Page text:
BWW Reviews: ADELAIDE FESTIVAL 2015: THE RICHARD THOMPSON ELECTRIC TRIO Delighted A Packed Her Majesty's Theatre

By: Mar. 06, 2015

Reviewed by Ray Smith, Thursday 5th March 2015

The Richard Thompson Electric Trio evening began with Thompson performing solo on acoustic guitar quipping that, "while it feels strange to be opening for himself, it may provide some exposure, and could be a good career move". Richard Thompson is one of the most loved and prolific songwriters in the world and has remained so for decades. His easy and witty conversational interactions with his audiences puts his listeners at ease as he discusses his history, his process and the players that he has worked with and admires. His warmth and generosity is palpable and he seems genuinely humbled and slightly embarrassed as he smiles self-consciously at the cheers, whistles and calls of his adoring fans.

His opening set included songs from quite early recordings and others from an album yet to be released. The familiar Misunderstood and Walking on a Wire were welcomed as old friends by the audience before he introduced us to Josephine, a song yet to be released. The unmistakable opening bars of Vincent Black Lightning instigated a roar of approval and tumultuous applause before he could utter the first line.

We were urged to join in on the choruses of another new song, Johnny's on the Rolling Sea, which Thompson described as, "my attempt at a sea shanty". Of course, the audience obliged with little further prompting as they settled back into the comfortable armchairs by the welcoming fire of Mr Thompson's living room. The proscenium vanished, the stage disappeared. The beautiful old theatre became a cosy cottage by the sea where old friends had gathered to sing a song or two. Such is the power and magic of this consummate artist. His guitar playing was, of course, breathtaking.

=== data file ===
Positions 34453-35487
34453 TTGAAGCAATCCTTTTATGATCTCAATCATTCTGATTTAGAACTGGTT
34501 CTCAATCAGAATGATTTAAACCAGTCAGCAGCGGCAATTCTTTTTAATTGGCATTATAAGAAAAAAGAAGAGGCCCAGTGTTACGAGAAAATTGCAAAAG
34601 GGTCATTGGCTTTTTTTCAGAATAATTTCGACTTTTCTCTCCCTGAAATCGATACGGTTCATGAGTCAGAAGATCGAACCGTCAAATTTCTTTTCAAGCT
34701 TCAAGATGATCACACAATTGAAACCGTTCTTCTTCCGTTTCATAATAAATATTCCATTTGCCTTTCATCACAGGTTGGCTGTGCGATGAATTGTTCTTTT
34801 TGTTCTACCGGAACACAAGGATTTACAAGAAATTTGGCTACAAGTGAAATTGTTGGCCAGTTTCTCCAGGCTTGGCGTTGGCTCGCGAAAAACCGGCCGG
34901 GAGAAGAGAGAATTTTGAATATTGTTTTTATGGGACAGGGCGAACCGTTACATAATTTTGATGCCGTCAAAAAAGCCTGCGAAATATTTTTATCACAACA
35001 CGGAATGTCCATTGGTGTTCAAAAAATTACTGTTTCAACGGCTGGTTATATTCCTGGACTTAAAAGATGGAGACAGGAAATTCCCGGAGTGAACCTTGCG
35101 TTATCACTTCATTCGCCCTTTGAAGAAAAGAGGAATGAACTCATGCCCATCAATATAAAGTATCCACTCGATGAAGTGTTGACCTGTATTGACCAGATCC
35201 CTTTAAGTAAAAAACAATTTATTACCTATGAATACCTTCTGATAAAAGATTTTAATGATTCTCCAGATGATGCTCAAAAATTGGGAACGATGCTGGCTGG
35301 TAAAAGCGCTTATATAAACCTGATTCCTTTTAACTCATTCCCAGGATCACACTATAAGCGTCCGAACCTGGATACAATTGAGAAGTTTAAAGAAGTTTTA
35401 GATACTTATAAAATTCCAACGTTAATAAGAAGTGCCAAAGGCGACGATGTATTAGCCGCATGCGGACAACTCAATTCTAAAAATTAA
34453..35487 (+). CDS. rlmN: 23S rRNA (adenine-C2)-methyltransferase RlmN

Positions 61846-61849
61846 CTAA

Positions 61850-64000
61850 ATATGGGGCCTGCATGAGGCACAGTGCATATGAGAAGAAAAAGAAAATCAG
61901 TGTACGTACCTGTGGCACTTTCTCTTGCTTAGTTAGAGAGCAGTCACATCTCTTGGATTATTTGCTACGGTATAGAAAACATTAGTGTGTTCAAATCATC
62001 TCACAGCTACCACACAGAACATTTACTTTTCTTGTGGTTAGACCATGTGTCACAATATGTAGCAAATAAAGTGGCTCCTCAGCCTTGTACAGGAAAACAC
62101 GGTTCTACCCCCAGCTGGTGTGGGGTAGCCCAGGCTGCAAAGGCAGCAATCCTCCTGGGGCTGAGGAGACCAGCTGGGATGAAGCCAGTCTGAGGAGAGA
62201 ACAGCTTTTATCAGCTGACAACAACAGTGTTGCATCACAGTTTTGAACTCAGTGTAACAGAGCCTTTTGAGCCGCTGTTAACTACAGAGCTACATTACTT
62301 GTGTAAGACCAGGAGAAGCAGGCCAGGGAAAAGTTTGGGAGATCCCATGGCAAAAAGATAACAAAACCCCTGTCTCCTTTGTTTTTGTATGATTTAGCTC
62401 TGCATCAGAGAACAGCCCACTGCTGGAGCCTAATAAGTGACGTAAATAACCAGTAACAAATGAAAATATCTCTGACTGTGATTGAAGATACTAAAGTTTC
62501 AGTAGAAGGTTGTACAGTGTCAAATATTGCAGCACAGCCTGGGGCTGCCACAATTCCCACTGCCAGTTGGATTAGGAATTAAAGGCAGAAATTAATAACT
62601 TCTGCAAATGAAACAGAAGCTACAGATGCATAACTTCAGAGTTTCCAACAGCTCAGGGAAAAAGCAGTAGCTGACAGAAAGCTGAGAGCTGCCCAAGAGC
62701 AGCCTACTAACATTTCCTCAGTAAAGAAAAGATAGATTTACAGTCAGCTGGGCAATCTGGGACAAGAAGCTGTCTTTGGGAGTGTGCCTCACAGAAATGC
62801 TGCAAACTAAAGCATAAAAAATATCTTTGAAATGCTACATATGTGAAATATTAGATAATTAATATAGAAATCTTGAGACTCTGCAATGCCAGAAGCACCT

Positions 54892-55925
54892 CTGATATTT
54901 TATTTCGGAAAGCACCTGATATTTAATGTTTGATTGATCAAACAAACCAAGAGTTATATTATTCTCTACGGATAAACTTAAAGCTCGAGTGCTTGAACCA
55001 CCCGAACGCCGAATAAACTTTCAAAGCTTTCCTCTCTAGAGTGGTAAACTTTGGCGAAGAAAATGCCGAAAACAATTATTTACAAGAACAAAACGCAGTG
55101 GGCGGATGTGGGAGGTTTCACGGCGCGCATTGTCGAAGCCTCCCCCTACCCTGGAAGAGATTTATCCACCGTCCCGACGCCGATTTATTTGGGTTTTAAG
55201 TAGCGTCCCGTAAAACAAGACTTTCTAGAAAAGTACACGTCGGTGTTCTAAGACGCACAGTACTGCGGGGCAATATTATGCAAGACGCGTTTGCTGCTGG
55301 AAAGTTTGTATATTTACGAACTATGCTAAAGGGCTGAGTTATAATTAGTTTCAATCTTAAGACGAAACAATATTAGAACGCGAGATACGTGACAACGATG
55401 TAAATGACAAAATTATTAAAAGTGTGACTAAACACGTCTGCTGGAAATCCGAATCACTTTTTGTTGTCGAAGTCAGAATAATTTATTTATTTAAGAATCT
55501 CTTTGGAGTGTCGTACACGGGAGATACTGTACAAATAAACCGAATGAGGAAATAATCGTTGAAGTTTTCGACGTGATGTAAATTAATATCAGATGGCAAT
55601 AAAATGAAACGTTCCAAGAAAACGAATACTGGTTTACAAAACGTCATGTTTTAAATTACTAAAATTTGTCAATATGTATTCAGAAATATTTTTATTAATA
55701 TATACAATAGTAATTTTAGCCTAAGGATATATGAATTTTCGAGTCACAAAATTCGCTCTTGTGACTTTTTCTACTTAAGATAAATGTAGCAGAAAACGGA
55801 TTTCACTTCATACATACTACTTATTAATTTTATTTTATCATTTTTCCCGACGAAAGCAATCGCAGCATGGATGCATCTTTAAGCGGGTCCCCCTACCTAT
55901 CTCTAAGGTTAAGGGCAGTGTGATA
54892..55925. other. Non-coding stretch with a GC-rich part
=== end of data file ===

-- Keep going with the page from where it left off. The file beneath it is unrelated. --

The interval allowed audience members a chance to grin at each other over a glass of wine, in that delightful camaraderie only true fans can know, as each relived their favourite part of the opening set.

In the second set we were introduced to bassist Taras Prodaniuk and drummer/percussionist Michael Jerome. Their skill and power were evident from the first song, All Buttoned Up, another new one. Jerome is a tall and powerful looking man and his drumming mirrored his stature. His playing is bold and fluid yet subtle enough to gently cross the Ts and dot the Is of Thompson's lyric.
Prodaniuk is a phenomenally skilled player with enormous energy and precision. His jazzy voicings offering a perfect foil to Thompson's rocky lines.

Once again we were treated to a mixture of old favourites such as, Can't Win, Wall of Death, and the tragic but beautiful, Al Bowly's in Heaven, and new works, such as, Sally B and I'll Never Give It Up. The trio were extraordinarily tight but their playing allowed for solos from Prodaniuk and Jerome, as well as Thompson himself.

The ever vigilant and extremely busy 'Guitar Tech' quietly flitted on and off stage, supplying a freshly tuned Stratocaster or a readily "capodastroed" acoustic, ensuring an unbroken flow of superb music. Strangely, at about the mid point of the set, he handed over yet another electric guitar to Richard Thompson and then took a seat himself unobtrusively stage right, still clutching the acoustic guitar he had just taken. "The next song", Thompson explained, "requires another guitar player" as he gestured to the seated 'Tech', Bobby Eichhorn, and so began, Guitar Heroes. The song outlines the loss of schooling, a lover, a job and finally family, suffered by a young man obsessed with guitar playing and relentlessly pursuing the stylings of his guitar heroes. A touch of autobiography?

Incorporated into the song are snatches of Django Reinhardt, Les Paul, Chuck Berry and the Shadows to illustrate their respective references, and all were played flawlessly by the trio and the very able Bobby Eichhorn. It ends with the line, "I still don't know how my guitar heroes did it." That's a bit of a fib isn't it Richard.

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